So the question for the day is, will my newly found QRP Fox Hunt streak come to an end tonight? Will my luck finally run out?

Tonight's Foxes for the 80 Meter Hunt are Jim N0UR in Minnesota and Wayne N4FP in Florida. Just wondering if either or both of those two states are too long of a haul for a QSO from New Jersey on 80 Meters. Jim has always had a decent signal to New Jersey, but I have my reservations. I don't have my AC Log on this computer. I'd like to open it up and look up the previous contacts I've had with both of these Foxes to see if any have ever been on 80 Meters. Tonight will tell, I'll just have to be patient (not one of my strong suits). And if I do work either Fox tonight, which will be the hero - the W3EDP or the Butternut?

No radio last night except for a brief check-in to K2VHW's Middlesex County Chat Group Net on 70cm on the way home from the Middlesex County Fire Academy last night. We had our monthly CERT training and last night was a review of basic firefighting using fire extinguishers for small trashcan type fires. Each one of us got the chance to extinguish a small controlled burn set by the Chief of Firefighting Education at the Academy.

The keyword in those situations is PASS

P - Pull the pin

A - Approach (staying as low as possible) the fire and aim the nozzle at the base of the fire

S - Squeeze the handle of the extinguisher.

S - Sweep the nozzle from side to side.

Two other important points:

NEVER turn your back on a fire - while approaching or leaving, even if you think you've extinguished the fire. Always back away. Secondly, always have a "buddy" go with you if at all possible. This second person is there to guide you as you back away as well as to help you should something unexpected happen.

72 de Larry W2LJ

QRP - When you care to send the very least!

Wednesday, November 15, 2023

Radio active night

I don't know what the heck was going on last night, but boy-howdy, was there a lot of traffic on the way home from work last night! My normal commute home from the western side of the state to South Plainfield is just under an hour. Last night's commute was 90 minutes with a sea of red tail lights in front of me as far as the eye could see. I didn't pass any accidents or emergency construction, so I have no idea as to the "why". My son Joseph reported the same thing on his commute from the northern part of the state to home. Lots and lots of cars, and lots and lots of sitting and staring at red tail lights. We both could have used Moses to part this kind of "red sea" but I guess he was busy helping others.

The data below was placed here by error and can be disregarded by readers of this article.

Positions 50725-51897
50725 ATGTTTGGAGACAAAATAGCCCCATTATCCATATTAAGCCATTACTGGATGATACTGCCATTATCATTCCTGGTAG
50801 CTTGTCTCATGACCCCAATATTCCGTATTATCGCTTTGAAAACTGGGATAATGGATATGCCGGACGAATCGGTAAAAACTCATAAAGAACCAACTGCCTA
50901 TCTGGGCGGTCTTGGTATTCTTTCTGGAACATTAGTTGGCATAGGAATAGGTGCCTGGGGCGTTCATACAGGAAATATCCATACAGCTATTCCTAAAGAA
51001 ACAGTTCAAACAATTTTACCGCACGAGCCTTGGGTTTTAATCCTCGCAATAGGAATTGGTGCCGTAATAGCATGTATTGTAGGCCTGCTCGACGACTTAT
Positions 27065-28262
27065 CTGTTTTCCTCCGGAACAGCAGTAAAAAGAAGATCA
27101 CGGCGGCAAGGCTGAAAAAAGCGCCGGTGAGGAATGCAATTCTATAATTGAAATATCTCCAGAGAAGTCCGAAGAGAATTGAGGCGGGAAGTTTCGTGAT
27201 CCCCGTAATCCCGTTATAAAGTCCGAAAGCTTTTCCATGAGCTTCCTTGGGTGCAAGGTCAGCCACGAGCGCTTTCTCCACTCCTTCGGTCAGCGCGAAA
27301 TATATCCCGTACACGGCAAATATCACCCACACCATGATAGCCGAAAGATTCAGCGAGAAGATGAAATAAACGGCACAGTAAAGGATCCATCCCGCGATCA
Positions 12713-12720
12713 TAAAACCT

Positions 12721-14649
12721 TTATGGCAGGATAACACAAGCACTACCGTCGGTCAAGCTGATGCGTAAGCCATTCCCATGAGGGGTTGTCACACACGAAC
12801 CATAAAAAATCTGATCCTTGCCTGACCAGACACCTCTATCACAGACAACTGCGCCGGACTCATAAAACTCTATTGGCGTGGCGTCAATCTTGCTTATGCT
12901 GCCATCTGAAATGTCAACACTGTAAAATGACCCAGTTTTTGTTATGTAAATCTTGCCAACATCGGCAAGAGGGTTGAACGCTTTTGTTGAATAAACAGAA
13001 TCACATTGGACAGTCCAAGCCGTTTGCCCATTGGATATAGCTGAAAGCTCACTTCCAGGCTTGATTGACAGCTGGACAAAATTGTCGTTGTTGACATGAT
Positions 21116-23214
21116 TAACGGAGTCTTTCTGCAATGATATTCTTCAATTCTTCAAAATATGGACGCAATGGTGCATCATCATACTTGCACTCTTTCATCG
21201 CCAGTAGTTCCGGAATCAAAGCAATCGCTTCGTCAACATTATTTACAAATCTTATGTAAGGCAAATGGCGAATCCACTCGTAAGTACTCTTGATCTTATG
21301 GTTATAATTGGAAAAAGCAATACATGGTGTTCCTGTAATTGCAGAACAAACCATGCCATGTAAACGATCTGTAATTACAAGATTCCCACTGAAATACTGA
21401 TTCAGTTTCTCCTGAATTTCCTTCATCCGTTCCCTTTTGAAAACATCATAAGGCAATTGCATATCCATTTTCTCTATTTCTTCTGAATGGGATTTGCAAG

A night at the radio proved to be a remedy for that debacle. After dinner, I headed down to the shack to check into the NNJ Southern District ARES Net. The Southern District includes Middlesex, Somerset, Monmouth and Union counties. When that was over, the entire NNJ Section ARES Net was held on a different repeater.  But there was some time to kill between ARES nets before that started, so I turned my attention to the KX3. I managed to work a POTA activation, and them I saw that W1AW/KL7 was spotted on 15 Meters. I dialed on over and discovered to my delight that they were pretty loud on the HF9V - 579 peaking to 599. I haven't worked Alaska in a long time, so I decided to give it a whirl. I had to wait for the pileup to dwindle a little, but my 5 Watts made it through! Ya gotta love it when the sunspot cycle is good to you!

At 9:00 PM EST (0200 UTC) the 40 Meters QRP Fox Hunt was starting up. Starting at 7.030 MHz and still on the HF9V, I very slowly twiddled the dial searching for the Lower Fox. At first I wasn't hearing the Fox himself, but I did hear some familiar call signs which indicated to me that I had stumbled upon the pack of chasing Hounds. I backed down about 1 KHz and sure enough, there was Earl N8SS firing off CW from his fingertips at a prodigious rate. The problem was QSB - I would hear Earl only very faintly and then he would disappear, only to come back after a bit. I listened for a while and hoped that propagation would improve after a while, so I went to go find the Upper Fox.

That duty fell to Steve WX2S for the evening. Steve lives all of about 25 miles, +/- a few, from me down in Kingston, NJ which is right next to Princeton. Would there be enough 40 Meters groundwave to allow us to QSO? I found Steve easily enough, but I knew my signal to him was going to be weak, even by QRP standards. I listened for a while and even threw out my call sign a few times with no joy, so I decided to descend back down the band to see if Earl's signal had gotten any louder.

In fact, it did ......... but there was a loud station almost on top of him which was making it extremely hard to hear Earl. I had to tighten up the KX3's filters almost to the maximum of tightness in order to block out the offending RF, but they did their job and I was finally able to hear Earl well enough to be able to hear any reply back to me. Earl, who was 559, finally answered my call to him at 0241 UTC and we completed the exchange.

Now it was back to the Upper Woods to see if ground wave to Steve was going to be enough. Steve didn't get any louder, but he was in the clear and was Q5 copy, so I started throwing out my call. His pileup was slackening off as he was calling "CQ Fox" multiple times in a row. I kept on throwing out my call with my right hand on the paddles and the fingers of my left hand crossed. That must have counted for something as at 0248 UTC, RF made it from South Plainfield to Kingston and visa-versa and we completed the exchange.  Six for six so far this season! That's not going to last and I probably just jinxed the heck out of it.

Hats off and kudos to both Steve WX2S, Earl N8SS and whoever was behind the key last night at W1AW/KL7 last night. All three ops have tremendous ears and it made for quite the delightful QRP night. I love it when 5 Watts does the job!

72 de Larry W2LJ
QRP - When you care to send the very least!